Of course, one of the coolest aspects to the shoot was the helicopter ride to the location! Anytime you’re getting paid to ride in a chopper, you’re having a very good day.



Watch an Interview with Me on the jpeg2RAW Podcast

jpeg2raw-back-lightYesterday I was the featured guest on the jpeg2RAW Photography Podcast. Run by Mike Howard, jpeg2RAW is a blog, forum and weekly podcast that’s aimed at helping photographers of various skill levels to improve their skills and further enjoy their craft.

A few months ago, Mike invited me to be on the show, so yesterday we spent about an hour and a chatting about outdoor and action photography, cameras, lenses, Alaska, bears, bush planes, shooting in winter and a few other things.

I really like their approach, because Mike and co-host Tim Kemperle are just regular guys who love photography, and they’ve created a fun and informative outlet that they share with other photo enthusiasts. With over 125 shows under their belt, they’ve featured a diverse selection of guests on the show and have apparently become the #1 photography podcast on iHeartRadio. Keep up the good work, guys!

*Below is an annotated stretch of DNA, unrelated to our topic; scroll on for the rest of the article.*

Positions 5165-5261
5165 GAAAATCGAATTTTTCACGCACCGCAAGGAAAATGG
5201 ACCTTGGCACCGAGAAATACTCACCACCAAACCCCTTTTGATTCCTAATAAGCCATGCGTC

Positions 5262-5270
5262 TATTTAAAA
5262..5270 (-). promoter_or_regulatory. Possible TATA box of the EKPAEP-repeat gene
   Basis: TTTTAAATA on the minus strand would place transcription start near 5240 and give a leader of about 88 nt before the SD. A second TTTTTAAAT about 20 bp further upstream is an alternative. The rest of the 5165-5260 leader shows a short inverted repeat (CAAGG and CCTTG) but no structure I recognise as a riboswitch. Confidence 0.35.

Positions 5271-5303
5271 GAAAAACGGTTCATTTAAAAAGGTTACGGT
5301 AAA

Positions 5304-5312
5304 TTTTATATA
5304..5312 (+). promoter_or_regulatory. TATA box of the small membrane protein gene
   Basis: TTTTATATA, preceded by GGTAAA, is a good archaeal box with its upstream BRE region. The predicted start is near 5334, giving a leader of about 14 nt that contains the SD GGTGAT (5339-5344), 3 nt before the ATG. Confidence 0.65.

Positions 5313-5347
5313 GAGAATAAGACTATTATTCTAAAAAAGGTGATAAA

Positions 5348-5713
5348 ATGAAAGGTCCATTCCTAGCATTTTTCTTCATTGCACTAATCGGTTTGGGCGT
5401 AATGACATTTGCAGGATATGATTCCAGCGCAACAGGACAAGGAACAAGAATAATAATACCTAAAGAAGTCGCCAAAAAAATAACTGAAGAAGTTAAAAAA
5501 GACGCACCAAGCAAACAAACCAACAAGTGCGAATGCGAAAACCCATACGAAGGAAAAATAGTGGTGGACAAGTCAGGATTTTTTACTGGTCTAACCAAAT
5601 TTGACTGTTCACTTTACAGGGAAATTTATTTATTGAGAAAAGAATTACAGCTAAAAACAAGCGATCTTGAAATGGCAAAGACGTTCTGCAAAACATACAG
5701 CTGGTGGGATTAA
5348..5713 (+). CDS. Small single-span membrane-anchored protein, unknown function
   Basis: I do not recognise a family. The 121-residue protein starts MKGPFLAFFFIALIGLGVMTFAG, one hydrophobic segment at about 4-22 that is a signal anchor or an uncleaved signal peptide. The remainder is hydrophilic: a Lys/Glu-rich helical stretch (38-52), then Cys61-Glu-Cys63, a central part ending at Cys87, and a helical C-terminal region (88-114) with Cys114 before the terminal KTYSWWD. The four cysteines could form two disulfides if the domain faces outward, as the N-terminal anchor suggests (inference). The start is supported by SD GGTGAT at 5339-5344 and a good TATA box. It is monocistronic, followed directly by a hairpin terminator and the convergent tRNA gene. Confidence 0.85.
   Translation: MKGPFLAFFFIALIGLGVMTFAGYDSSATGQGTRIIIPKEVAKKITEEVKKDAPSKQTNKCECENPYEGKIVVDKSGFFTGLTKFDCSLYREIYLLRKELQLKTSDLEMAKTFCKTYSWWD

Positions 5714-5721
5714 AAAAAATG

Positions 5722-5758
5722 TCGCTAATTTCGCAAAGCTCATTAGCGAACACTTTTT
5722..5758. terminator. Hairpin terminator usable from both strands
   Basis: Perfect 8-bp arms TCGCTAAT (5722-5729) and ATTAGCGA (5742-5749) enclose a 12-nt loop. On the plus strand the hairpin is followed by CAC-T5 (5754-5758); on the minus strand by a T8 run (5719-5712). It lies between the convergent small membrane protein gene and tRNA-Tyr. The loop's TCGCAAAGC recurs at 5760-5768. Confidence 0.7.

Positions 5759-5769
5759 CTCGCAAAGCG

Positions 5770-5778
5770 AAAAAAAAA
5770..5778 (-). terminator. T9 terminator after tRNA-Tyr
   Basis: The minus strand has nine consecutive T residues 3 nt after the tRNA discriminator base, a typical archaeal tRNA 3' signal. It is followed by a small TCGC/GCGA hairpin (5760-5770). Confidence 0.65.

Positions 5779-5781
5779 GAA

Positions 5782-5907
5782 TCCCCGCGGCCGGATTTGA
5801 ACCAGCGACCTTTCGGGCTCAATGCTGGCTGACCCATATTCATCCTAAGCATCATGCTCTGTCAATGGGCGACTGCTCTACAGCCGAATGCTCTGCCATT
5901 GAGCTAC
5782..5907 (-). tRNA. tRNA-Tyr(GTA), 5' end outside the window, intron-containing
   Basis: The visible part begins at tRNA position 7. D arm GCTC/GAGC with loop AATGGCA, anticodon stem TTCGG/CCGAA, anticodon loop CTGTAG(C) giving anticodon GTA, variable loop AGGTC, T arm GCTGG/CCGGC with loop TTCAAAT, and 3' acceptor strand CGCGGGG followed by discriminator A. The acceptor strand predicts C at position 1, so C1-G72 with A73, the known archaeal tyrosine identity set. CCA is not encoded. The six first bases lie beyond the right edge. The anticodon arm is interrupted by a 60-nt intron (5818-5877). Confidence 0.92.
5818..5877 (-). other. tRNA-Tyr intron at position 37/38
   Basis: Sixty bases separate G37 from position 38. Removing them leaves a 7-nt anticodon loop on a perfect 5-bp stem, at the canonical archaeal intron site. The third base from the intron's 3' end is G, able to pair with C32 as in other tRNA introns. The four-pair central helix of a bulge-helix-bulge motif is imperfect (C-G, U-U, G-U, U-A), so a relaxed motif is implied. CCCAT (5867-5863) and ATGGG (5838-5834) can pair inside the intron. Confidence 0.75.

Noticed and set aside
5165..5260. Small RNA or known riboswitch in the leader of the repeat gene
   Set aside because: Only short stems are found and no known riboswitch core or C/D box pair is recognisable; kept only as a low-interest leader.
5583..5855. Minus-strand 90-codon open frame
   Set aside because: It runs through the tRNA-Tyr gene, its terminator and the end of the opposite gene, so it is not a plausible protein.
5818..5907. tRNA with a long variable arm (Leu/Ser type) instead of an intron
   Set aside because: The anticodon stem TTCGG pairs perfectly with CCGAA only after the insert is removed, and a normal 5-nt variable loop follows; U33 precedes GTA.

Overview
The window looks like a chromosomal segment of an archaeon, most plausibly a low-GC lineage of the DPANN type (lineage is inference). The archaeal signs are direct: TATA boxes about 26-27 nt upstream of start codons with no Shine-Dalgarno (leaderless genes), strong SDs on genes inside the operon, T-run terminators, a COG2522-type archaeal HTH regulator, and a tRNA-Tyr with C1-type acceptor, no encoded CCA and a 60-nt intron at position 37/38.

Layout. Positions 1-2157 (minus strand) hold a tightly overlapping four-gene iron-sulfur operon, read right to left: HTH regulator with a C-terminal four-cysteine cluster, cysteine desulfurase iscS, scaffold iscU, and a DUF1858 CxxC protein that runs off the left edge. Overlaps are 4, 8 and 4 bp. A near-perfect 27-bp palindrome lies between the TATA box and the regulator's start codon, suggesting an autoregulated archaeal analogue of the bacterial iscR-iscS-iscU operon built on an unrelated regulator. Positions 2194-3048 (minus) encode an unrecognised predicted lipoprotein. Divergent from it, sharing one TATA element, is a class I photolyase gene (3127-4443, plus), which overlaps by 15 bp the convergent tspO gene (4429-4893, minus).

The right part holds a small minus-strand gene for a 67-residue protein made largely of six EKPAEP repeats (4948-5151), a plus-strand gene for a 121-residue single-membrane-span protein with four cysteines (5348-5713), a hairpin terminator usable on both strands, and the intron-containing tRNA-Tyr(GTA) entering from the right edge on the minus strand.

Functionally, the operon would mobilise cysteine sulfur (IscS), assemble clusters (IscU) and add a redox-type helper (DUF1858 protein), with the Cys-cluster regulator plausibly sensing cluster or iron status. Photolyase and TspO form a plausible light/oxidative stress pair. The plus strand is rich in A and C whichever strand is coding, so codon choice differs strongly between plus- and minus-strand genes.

I’ve always said that just because I earn my living with photography, that doesn’t mean I love it any more than people do it as a hobby. Passion is passion whether you make money at it or not.

Mike and Tim and the rest of their writers do this all for free, but you can show your support their efforts by using their Amazon link and their Topaz Labs link if you’re shopping for new gear. This helps them cover the costs of hosting and producing their podcast.

You can also subscribe to the jpeg2RAW podcast here. In the meantime, enjoy the feature interview with me below and feel free to comment or contact me if you have any questions!

4 Tips for Shooting Better Natural Light Portraits

Learn Photography Online with the Pros